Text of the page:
# Update array values for rows and columns given by a condition

I have the following two arrays:

``````a = np.mat('5;5;1;4;3;2;1;5;3')
b = np.zeros((9,9))
``````

The array `a` is a cluster assignment, where each object (represented by a row) is assigned to a given cluster (represented by a number). I have multiple such cluster assignments and would like to count in the array `b` how often each pair of objects co-occur in the same cluster. In Matlab, I'd write something like the following:

``````b(a==5,a==5) = b(a==5,a==5) + 1
``````

The output would be:

`````` b =
1     1     0     0     0     0     0     1     0
1     1     0     0     0     0     0     1     0
0     0     0     0     0     0     0     0     0
0     0     0     0     0     0     0     0     0
0     0     0     0     0     0     0     0     0
0     0     0     0     0     0     0     0     0
0     0     0     0     0     0     0     0     0
1     1     0     0     0     0     0     1     0
0     0     0     0     0     0     0     0     0
``````

For example, `b(2,8) == 1` (using Matlab indexing starting at 1) because both elements `2` and `8` are in cluster `5`.

The indexing system is quite different in NumPy and I was wondering how to do the same thing there?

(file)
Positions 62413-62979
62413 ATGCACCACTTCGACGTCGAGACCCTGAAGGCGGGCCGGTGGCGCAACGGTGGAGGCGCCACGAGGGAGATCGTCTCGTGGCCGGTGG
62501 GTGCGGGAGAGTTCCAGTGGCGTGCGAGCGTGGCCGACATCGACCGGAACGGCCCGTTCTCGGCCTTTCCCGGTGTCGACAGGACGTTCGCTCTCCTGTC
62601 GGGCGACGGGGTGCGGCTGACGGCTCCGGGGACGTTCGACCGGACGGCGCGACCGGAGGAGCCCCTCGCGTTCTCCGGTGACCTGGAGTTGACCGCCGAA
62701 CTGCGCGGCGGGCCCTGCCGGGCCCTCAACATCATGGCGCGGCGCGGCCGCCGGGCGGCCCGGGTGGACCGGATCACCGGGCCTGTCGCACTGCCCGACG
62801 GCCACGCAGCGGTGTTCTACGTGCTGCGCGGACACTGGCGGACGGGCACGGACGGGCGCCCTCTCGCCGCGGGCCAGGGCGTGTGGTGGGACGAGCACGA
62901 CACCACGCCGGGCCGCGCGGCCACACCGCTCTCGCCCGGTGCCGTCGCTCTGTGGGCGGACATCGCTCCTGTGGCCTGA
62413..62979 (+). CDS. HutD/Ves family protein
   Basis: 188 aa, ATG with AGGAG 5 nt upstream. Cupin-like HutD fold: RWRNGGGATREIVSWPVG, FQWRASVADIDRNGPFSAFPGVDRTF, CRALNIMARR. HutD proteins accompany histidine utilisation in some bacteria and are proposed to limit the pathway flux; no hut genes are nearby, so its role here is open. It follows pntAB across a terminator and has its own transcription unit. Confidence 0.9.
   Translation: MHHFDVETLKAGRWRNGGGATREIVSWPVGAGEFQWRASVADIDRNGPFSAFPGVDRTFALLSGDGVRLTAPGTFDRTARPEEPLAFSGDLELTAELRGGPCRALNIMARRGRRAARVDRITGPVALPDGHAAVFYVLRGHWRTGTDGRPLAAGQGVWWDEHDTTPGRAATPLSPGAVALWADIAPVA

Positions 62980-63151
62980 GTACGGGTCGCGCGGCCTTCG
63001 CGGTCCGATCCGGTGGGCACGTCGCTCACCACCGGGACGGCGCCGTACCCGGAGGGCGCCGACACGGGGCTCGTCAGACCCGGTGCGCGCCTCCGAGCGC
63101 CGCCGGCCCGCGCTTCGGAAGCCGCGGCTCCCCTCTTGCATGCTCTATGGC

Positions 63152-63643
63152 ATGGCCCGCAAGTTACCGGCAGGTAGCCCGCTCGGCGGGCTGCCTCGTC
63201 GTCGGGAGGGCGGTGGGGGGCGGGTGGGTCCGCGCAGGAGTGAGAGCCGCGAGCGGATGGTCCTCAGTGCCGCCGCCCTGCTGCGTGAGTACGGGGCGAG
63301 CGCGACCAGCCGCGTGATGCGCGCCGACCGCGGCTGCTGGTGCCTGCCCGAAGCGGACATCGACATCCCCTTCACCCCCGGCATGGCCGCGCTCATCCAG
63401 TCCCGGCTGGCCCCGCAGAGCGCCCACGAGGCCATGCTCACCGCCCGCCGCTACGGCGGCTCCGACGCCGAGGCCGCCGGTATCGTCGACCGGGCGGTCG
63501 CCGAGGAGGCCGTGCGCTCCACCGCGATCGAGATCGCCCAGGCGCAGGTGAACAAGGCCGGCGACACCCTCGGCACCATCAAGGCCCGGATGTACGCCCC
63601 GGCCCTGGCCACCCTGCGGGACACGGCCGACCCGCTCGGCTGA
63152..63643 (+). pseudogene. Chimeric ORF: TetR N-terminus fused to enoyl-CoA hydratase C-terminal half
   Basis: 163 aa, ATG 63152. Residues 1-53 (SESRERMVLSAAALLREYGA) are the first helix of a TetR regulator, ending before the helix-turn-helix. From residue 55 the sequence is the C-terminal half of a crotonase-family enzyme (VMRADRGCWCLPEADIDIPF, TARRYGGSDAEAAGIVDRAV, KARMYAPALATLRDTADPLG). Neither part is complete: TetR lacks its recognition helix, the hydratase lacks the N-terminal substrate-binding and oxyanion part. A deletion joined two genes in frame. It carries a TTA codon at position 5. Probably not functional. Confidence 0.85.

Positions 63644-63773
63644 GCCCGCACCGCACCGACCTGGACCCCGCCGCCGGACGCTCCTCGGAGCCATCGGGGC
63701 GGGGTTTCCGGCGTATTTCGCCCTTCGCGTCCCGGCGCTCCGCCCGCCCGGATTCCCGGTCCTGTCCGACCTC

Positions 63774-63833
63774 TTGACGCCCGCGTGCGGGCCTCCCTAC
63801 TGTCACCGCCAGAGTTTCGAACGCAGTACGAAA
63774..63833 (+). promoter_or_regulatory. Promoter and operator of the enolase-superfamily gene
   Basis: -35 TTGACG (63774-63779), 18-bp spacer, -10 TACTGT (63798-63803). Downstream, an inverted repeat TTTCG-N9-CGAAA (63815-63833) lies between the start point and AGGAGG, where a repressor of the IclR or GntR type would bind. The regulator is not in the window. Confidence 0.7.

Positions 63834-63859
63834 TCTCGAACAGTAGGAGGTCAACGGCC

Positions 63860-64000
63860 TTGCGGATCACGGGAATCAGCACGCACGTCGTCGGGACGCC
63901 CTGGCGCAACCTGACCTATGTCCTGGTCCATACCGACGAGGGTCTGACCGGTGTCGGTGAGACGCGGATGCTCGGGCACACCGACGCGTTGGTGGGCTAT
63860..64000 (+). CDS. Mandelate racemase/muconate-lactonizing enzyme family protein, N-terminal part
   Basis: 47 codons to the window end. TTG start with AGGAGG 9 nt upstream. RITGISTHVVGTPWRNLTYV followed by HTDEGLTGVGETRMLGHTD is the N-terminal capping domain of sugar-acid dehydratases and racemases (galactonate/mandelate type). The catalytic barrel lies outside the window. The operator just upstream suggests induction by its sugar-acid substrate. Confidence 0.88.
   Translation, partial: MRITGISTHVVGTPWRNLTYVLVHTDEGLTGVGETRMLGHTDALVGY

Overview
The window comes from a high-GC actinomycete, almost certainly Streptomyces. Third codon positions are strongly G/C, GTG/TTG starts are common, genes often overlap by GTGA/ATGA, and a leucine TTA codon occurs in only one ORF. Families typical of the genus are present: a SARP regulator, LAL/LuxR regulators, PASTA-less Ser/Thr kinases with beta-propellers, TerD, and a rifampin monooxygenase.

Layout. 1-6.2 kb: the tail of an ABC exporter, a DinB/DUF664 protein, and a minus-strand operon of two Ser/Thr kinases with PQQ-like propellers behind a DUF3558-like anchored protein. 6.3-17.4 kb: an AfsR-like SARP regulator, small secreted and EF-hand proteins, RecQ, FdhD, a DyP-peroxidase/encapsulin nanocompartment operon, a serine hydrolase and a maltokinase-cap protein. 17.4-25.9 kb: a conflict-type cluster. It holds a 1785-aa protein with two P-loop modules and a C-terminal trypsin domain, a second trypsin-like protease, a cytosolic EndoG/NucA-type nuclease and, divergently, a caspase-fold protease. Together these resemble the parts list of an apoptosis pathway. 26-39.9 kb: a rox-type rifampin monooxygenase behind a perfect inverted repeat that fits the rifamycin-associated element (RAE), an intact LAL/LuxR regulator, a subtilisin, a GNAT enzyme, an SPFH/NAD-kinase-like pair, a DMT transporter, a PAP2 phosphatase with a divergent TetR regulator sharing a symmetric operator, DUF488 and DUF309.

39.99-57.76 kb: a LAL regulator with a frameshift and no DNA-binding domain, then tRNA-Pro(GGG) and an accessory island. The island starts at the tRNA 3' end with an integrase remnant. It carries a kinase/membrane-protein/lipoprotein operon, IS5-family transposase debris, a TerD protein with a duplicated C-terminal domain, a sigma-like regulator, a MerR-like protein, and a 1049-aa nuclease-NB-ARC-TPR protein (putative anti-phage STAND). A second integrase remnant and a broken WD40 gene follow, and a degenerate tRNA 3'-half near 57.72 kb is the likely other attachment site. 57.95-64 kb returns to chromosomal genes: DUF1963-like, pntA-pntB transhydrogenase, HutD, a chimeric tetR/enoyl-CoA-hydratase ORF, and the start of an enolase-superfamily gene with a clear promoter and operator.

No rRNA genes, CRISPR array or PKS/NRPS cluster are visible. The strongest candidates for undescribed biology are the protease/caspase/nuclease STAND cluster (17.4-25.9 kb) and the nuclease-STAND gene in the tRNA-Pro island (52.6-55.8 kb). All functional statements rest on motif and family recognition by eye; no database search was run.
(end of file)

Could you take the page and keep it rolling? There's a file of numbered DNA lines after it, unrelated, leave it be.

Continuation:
UPDATE:

zhangxaochen's solution using `b[m&m.T]+=1` gives correct results. I've also come up with the following way:

``````c = np.nonzero(a == 5)[0]
b[c.T,c] +=1
``````

Are there any strong reasons to use one over the other? I work with large arrays with tens of thousands of rows/columns.

-
Can you give an example output? –  Ophion Feb 4 at 14:44

Something like this?

``````In [1149]: m=(a==5)

In [1150]: b[m+m.T]+=1

In [1151]: b
Out[1151]:
array([[ 1.,  1.,  1.,  1.,  1.,  1.,  1.,  1.,  1.],
[ 1.,  1.,  1.,  1.,  1.,  1.,  1.,  1.,  1.],
[ 1.,  1.,  0.,  0.,  0.,  0.,  0.,  1.,  0.],
[ 1.,  1.,  0.,  0.,  0.,  0.,  0.,  1.,  0.],
[ 1.,  1.,  0.,  0.,  0.,  0.,  0.,  1.,  0.],
[ 1.,  1.,  0.,  0.,  0.,  0.,  0.,  1.,  0.],
[ 1.,  1.,  0.,  0.,  0.,  0.,  0.,  1.,  0.],
[ 1.,  1.,  1.,  1.,  1.,  1.,  1.,  1.,  1.],
[ 1.,  1.,  0.,  0.,  0.,  0.,  0.,  1.,  0.]])
``````

UPDATE:

From your comment I guess what you need is `&`:

``````In [1220]: b[m&m.T]+=1

In [1221]: b
Out[1221]:
array([[ 1.,  1.,  0.,  0.,  0.,  0.,  0.,  1.,  0.],
[ 1.,  1.,  0.,  0.,  0.,  0.,  0.,  1.,  0.],
[ 0.,  0.,  0.,  0.,  0.,  0.,  0.,  0.,  0.],
[ 0.,  0.,  0.,  0.,  0.,  0.,  0.,  0.,  0.],
[ 0.,  0.,  0.,  0.,  0.,  0.,  0.,  0.,  0.],
[ 0.,  0.,  0.,  0.,  0.,  0.,  0.,  0.,  0.],
[ 0.,  0.,  0.,  0.,  0.,  0.,  0.,  0.,  0.],
[ 1.,  1.,  0.,  0.,  0.,  0.,  0.,  1.,  0.],
[ 0.,  0.,  0.,  0.,  0.,  0.,  0.,  0.,  0.]])
``````

BENCHMARK:

``````In [1285]: %%timeit
...: d=1000
...: b=np.zeros((d,d))
...: a=arange(d)>(d/2)
...: at=a[:,None]
...: b[a&at]+=1
...:
10 loops, best of 3: 32.5 ms per loop
``````
-
Unfortunately not. The output array has value 1 in position (0,2), which is incorrect since the two elements are in different clusters (5 and 1, respectively). –  John Manak Feb 4 at 15:50
@JohnManak updated –  zhangxaochen Feb 4 at 15:53
Cheers, I've added the example output and it currently gives correct results. However, is it efficient? If I understood it correctly, you need to create a temporary array with `good.shape[0]^2` elements, which can get quite pricey for large arrays. –  John Manak Feb 4 at 16:09
@JohnManak yes it creates a tem 2D array using numpy broadcasting, but I don't think it's too much pricey, updated –  zhangxaochen Feb 4 at 16:50